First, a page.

We’re bombarded with messages about what we should be doing to improve our health and happiness—we need a nutritious diet, a regular exercise routine, a meditation practice, a satisfying hobby and so on. These things are, of course, important. But in our quest to thrive, we often neglect the one aspect of our lives that could have the most far-reaching and positive impact—our relationships.

Healthy relationships are a critical component of well-being. A long-term Harvard study revealed that close relationships are responsible for keeping people happy throughout their lives. In fact, social connections are better predictors of a long and happy existence than IQ, class, or even genes.

The takeaway is this: Tending to your relationships is equally as important as taking care of your body and mind.


Keys to Cultivating Healthy Relationships

The moment we’re are born, our first relationships are immediately established. With our parents, siblings, and extended family issued to us at birth, we don’t have to work on cultivating these relationships as children. They simply exist. The ease of creating connections (at least on the surface) continues as our parents make introductions and set up playdates. Teachers pair us with partners in high school classes, and a mentor is often assigned to us at our first job. We’re rarely responsible for any of it.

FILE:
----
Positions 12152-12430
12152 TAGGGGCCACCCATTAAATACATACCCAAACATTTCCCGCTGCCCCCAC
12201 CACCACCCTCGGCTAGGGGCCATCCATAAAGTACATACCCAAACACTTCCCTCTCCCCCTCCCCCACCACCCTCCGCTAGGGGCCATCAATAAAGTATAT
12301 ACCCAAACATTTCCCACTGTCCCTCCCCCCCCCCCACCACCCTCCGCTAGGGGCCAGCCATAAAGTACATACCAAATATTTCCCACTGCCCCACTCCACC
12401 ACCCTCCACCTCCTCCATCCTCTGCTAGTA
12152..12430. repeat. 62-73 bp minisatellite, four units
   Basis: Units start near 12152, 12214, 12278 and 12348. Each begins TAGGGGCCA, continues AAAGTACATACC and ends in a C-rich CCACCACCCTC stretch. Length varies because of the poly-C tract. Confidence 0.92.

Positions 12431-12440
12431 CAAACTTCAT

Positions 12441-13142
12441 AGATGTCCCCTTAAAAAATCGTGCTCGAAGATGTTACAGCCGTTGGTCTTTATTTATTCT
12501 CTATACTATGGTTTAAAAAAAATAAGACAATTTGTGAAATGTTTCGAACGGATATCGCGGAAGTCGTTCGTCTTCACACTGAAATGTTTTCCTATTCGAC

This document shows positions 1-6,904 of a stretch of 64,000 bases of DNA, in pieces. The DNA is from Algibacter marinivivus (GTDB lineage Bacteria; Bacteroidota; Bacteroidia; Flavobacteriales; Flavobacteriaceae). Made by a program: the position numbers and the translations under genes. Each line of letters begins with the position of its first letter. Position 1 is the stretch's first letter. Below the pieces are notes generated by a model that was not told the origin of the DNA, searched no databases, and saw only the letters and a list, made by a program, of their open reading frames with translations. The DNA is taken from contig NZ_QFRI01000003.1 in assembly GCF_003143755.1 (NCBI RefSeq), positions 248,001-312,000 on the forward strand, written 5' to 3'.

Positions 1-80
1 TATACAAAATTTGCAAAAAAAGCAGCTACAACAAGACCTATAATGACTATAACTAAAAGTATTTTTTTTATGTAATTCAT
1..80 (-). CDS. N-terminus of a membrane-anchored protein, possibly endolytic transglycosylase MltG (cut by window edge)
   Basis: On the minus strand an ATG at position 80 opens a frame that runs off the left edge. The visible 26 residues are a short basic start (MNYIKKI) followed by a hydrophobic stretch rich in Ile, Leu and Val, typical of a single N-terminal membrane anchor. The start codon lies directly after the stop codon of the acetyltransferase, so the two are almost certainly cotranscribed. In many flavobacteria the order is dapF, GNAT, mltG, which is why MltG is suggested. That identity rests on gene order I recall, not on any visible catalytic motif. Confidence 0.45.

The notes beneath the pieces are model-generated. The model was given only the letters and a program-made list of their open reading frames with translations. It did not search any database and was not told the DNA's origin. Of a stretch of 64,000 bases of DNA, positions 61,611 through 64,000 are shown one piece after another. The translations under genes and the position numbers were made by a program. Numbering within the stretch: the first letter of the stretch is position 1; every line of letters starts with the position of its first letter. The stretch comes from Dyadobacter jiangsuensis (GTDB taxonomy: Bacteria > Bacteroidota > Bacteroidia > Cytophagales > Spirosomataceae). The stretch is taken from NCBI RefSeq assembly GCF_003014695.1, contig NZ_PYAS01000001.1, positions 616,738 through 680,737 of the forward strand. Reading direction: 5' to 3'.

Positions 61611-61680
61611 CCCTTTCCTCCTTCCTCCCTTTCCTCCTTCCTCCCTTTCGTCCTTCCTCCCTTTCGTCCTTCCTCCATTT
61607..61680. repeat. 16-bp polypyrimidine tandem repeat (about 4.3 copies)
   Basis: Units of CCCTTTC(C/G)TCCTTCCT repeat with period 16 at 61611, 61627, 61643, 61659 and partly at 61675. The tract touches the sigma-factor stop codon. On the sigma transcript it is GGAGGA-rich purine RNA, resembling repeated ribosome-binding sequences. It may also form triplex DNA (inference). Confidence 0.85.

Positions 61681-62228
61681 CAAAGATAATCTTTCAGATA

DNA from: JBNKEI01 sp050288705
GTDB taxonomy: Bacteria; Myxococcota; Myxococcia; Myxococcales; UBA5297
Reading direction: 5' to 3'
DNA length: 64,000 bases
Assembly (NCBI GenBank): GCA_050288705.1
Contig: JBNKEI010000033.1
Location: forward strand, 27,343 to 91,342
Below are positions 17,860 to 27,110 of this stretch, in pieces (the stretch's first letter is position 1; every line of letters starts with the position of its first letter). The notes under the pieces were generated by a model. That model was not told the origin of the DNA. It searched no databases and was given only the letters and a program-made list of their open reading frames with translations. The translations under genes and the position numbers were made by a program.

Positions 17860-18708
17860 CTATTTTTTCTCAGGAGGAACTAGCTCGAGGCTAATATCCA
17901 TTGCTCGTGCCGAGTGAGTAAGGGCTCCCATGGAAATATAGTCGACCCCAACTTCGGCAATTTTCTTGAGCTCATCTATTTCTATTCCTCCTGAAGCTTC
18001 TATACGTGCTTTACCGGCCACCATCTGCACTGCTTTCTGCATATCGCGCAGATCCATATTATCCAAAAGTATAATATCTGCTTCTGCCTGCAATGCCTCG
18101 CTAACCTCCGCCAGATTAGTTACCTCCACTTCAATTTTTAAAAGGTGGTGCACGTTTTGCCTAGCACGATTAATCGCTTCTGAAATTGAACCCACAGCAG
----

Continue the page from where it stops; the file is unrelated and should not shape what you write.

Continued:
Time passes and the realities of adulthood sink in. Making friends isn’t as easy as it used to be, and many of the bonds we had change or disintegrate—sometimes even the family bonds that once seemed unshakable. Just like our physical and mental health, our relationships depend on us being aware of their condition and proactive about nurturing them.

To grow and sustain the relationships in your life—whether they’re personal or professional— focus on these strategies.

Communicate with intention.

Communication has and always will be the most important skill to develop when building and maintaining relationships with others. I’m sure you’ve heard the old adage, “It’s not what you say, but how you say it.” Don’t underestimate how much your tone of voice influences others’ perceptions.

A slight shift in tone can either make your interactions highly engaging or incredibly off-putting. It can be the agent that inspires your coworkers to trudge through the trenches with you as easily as it can cause them to jump ship. In the same way, tone can make all the difference between encouraging and disheartening your loved ones.

Being thoughtful and clear with your words is also crucial. One of my favorite quotes from The Art of War by Sun Tzu is, “If the instructions of the general are unclear, it is the fault of the general that the troops do not obey.” Choosing your words carefully and matching your tone with the intended effect will bridge the gap between your expectation and your reality.

Actively listen, and ask the right questions.

While effectively communicating your ideas is powerful, actively listening and recognizing the needs of others is just as vital to sound relationships.